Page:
Tracey Allen at Carpe Librum's Reviews > The Blue Rose

The Blue Rose by Kate Forsyth
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really liked it

It's in Brittany, France in 1788 that we meet our heroine of The Blue Rose by Kate Forsyth. Viviane is the daughter of the Marquis de Ravoisier and she has grown up without a mother at the Chateau de Belisima-sur-le-lac. Viviane is an aristocrat and is thankful her overbearing, gambling father is absent most of the time, living at the court of Versailles.

Viviane is a likeable character and a free spirit, always making herself useful, tending to the sick and injured tenants of her father's land and tramping around the countryside with her three legged dog Luna when she can escape the attentions of her Great Aunt. She doesn't enjoy the privilege her rank provides and would much rather horse about with her milk brother Pierrick.

After a vicious storm, Viviane's father commissions an English gardener David Stronach to construct a beautiful garden at the chateau. With a shared interest in herbs and plants, slowly but surely they begin to fall in love.

Their class divide soon becomes apparent and David is lucky to escape alive when her father returns. He has racked up a considerable gambling debt and Viviane is betrothed to his friend in order to settle the debt. The lovers are separated, Viviane believing David was killed in his escape, David believing Viviane has betrayed him and married for position, title and favour.

The Blue Rose then follows the separate lives of Viviane and David in a period of significant social and political upheaval in France. The French Revolution begins in 1789 and to be an aristo (aristocrat or high born) is a death sentence in some cases.

Meanwhile, David embarks on a British diplomatic journey to Imperial China on an errand on behalf of Sir Joseph Banks.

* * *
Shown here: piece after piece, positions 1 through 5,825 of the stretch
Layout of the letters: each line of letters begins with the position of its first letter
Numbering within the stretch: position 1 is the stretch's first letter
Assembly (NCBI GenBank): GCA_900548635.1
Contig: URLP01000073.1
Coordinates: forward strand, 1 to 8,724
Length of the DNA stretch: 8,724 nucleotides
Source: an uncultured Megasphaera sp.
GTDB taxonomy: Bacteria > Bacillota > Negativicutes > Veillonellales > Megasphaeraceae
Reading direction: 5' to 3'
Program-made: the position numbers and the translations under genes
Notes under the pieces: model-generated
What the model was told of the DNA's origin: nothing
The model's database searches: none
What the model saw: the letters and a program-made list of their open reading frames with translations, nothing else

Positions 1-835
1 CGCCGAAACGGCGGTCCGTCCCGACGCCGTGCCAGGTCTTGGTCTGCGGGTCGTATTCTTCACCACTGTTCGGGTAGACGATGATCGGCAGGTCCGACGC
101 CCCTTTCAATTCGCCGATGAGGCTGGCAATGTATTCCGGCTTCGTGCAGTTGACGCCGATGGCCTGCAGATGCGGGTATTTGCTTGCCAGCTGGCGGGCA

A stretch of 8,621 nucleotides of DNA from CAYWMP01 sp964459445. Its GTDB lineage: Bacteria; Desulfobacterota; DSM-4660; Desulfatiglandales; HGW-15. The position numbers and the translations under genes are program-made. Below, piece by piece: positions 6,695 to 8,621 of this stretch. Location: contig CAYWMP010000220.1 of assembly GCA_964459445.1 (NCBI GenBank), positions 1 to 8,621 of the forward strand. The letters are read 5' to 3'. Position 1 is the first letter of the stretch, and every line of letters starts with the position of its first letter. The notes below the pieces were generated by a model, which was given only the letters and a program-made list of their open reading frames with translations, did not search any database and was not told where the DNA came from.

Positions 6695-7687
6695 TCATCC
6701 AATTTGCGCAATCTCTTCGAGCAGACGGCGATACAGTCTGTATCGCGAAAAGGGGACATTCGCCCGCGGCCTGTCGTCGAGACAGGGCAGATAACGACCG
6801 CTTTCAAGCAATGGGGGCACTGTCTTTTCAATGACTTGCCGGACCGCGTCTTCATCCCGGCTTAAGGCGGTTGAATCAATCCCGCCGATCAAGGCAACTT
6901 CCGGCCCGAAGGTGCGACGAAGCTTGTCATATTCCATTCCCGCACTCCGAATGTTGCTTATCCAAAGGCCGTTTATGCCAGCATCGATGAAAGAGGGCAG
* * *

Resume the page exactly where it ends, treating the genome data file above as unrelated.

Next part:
Throughout their struggles, their love endures and both plights are brought into startling focus in alternate chapters. Covering themes of: love, class, duty, civil war, exploration and the clashing of cultures this is an historical fiction novel you can really sink your teeth into. This is a bloody time in France's history and the author doesn't shy away from the brutality, bloodlust and cruelty of the time.

It's clear from Viviane's experiences that an incredible amount of research has been undertaken by Kate Forsyth. Despite so many bestselling novels, she hasn't written about this period in history before, but you wouldn't know it from the ease from which this tale seemingly emerges.

My only complaint was that the ending seemed a little perfectly timed, but it's a very small criticism in an otherwise evocative and enjoyable historical fiction novel.

The Blue Rose by Australian author Kate Forsyth is recommended reading for historical fiction devotees, romance readers and Francophiles.

* Copy courtesy of Penguin Random House *
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Reading Progress

April 20, 2019 – Shelved
April 20, 2019 – Shelved as: maybe
June 11, 2019 – Shelved as: to-read
June 30, 2019 – Started Reading
June 30, 2019 –
page 42
11.41%
July 1, 2019 –
page 98
26.63%
July 7, 2019 –
page 148
40.22%
July 8, 2019 –
page 202
54.89%
July 9, 2019 –
page 264
71.74%
July 10, 2019 –
page 332
90.22%
July 11, 2019 –
page 368
100.0%
July 11, 2019 – Finished Reading

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